FIIA Analizi: Turkey’s New Strategic Identity

“Looking for a New Strategic Identity: Is Turkey Emerging as an Independent Regional Power?”

Hanna Ojanen & Igor Torbakov
The Finish Institute of International Affairs

Briefing Paper 30, May 2009

Summary

The recent flurry of Turkish diplomatic activity appears to be projecting an image of a dynamic and assertive international actor. The various moves that the Turkish leadership has made of late in the international arena, however, seem to have created some confusion among Ankara’s partners and neighbours.

The perceptions of Turkish international behaviour vary. The spectrum of opinions appears to be exceptionally broad, ranging from seeing Turkey as turning its back on the West to viewing Ankara’s foreign policy as being well balanced toutes directions, to characterizing Turkey’s conduct as being essentially “directionless”.

In reality, Turkish behaviour is shaped by both domestic and external factors. It is being influenced by the shifts in the country’s international identity and the changes in Turkey’s vision of its new geopolitical role, which themselves are the result of the powerful forces that are bringing about deep transformations within Turkish society and politics.

At the heart of the current Turkish foreign policy is a quest for a new strategic outlook and action that would enable the country to pursue an independent path on key regional issues and maintain balanced interactions with all its neighbours.

Turkey’s increasingly independent course, while undoubtedly possessing a significant positive potential, is likely to encounter formidable challenges. Furthermore, Turkey’s ambitions might well be constrained by the lack of resources needed to pursue a genuinely independent and assertive foreign policy.

For Turkey’s Western allies, a still bigger question is whether Ankara is able to balance the nationalistic public attitude and the need to continue working closely with Europe and America.

Debating Turkey

Turkey is a country that appears destined to provoke debate. Ankara’s recent foreign policy activism is a case in point. For quite some time, the Turkish top leadership has been tirelessly criss-crossing the globe – from Algeria to Saudi Arabia and from Russia to Azerbaijan. Everywhere they go, the Turks tend to air new diplomatic initiatives, offer mediation, advance blueprints for new regional security regimes and, last but not least, seek to boost trade ties. There is one feature, though, that cannot fail to catch the eye: almost all of Turkey’s foreign policy moves over the last couple of years have a pronounced Eurasian and/or Middle Eastern bent.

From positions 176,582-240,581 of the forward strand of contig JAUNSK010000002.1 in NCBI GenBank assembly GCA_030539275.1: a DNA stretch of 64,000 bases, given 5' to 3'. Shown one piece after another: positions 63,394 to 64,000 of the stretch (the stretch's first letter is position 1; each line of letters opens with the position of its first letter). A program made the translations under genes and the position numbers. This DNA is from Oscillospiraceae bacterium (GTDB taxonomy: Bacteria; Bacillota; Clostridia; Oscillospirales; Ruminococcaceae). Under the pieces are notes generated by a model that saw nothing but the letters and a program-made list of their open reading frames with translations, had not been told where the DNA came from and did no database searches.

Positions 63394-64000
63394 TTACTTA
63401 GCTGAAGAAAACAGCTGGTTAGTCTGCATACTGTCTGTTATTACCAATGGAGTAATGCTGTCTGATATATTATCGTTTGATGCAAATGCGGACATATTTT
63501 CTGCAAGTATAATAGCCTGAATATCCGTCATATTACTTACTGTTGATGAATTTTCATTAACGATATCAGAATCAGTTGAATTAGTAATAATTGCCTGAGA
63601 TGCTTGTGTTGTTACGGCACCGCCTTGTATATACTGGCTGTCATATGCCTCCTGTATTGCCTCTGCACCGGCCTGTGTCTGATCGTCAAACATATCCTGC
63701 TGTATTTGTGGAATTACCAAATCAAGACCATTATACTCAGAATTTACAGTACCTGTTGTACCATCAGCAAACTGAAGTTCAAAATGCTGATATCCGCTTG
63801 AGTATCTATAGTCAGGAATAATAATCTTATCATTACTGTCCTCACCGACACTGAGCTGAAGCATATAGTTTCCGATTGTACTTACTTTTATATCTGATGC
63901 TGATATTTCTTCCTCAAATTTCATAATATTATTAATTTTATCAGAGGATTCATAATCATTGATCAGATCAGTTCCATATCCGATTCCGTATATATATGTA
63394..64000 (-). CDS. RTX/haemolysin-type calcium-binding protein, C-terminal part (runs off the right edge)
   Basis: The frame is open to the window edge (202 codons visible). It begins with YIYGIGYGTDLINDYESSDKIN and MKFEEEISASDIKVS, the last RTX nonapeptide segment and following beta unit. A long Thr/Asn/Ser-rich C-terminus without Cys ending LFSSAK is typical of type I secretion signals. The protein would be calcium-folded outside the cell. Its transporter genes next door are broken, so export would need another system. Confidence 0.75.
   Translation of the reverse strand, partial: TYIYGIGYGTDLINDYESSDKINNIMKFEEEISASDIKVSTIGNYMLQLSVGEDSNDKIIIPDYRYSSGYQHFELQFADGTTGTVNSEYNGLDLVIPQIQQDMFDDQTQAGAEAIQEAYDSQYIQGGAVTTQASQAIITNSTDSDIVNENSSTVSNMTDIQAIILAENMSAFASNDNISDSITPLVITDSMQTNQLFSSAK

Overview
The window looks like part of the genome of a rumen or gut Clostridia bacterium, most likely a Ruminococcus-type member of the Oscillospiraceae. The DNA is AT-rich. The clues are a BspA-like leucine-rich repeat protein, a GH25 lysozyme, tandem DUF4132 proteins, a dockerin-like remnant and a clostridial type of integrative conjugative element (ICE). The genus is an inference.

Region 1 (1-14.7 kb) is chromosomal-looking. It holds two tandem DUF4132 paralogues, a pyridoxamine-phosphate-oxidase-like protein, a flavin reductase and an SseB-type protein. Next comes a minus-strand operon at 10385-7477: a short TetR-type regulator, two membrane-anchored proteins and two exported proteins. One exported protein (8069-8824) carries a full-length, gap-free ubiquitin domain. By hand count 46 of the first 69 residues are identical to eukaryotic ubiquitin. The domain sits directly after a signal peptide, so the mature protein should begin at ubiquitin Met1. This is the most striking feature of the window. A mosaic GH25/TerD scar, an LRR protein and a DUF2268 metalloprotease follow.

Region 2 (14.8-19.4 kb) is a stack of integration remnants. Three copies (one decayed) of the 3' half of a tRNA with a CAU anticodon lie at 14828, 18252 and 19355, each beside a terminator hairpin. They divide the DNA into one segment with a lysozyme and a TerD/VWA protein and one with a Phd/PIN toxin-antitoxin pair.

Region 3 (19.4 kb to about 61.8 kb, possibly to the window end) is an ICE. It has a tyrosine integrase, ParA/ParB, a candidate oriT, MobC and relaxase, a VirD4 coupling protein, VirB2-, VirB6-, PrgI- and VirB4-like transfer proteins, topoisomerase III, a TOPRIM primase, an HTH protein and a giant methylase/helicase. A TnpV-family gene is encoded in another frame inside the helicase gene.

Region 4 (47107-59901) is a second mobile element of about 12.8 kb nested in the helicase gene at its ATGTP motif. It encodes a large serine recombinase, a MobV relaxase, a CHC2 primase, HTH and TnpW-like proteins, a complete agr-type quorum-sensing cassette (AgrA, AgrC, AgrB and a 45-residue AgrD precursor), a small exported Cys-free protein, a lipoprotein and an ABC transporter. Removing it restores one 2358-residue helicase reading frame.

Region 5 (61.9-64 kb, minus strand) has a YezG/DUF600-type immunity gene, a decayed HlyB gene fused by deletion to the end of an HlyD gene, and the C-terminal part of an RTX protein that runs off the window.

This remarkable shift in the emphasis and orientation of Turkish foreign policy has generated a wary response on the part of Ankara’s traditional Western allies – the United States, the European Union and NATO. The Western attitude to what appears to be Turkey’s change of direction can be characterized as a mixture of cautious encouragement and serious concern. The key questions that trouble Western analysts would appear to be these: To what extent will Turkey’s new assertiveness and ambitions. remain compatible with the West’s strategic objectives? How independent is Ankara prepared to be in crafting good neighbourly relations with the countries that the West regards as “problematic”?…

New strategic identity taking shape

To be sure, it would be a gross oversimplification to believe that the shifts in Turkey’s strategic orientation are driven solely by the AKP elites’ religious affiliation, greed or the lust for power. The electoral victory of Turkey’s “moderate Islamists” back in 2002 and the steady popular support that the government of Prime Minister Recep Tayyip Erdoğan and President Abdullah Gül – almost 39% of the vote in the local elections in March – has been enjoying since then are themselves the result of the powerful processes that are reshaping the socio-political life of the country. Among the historical forces driving change are:

a) the spectacular economic development in the Anatolian hinterland;

b) the broadening of the elite through the emergence of the new ambitious provincial social actors, who are economically dynamic and culturally conservative;

c) the increasing role of elected officials and thus also a stronger government.

These changes generate important shifts in national identity, leading (among other things) to the rise of religious sentiment, which paves the way for identification and affinity with Turkey’s Muslim neighbourhood.

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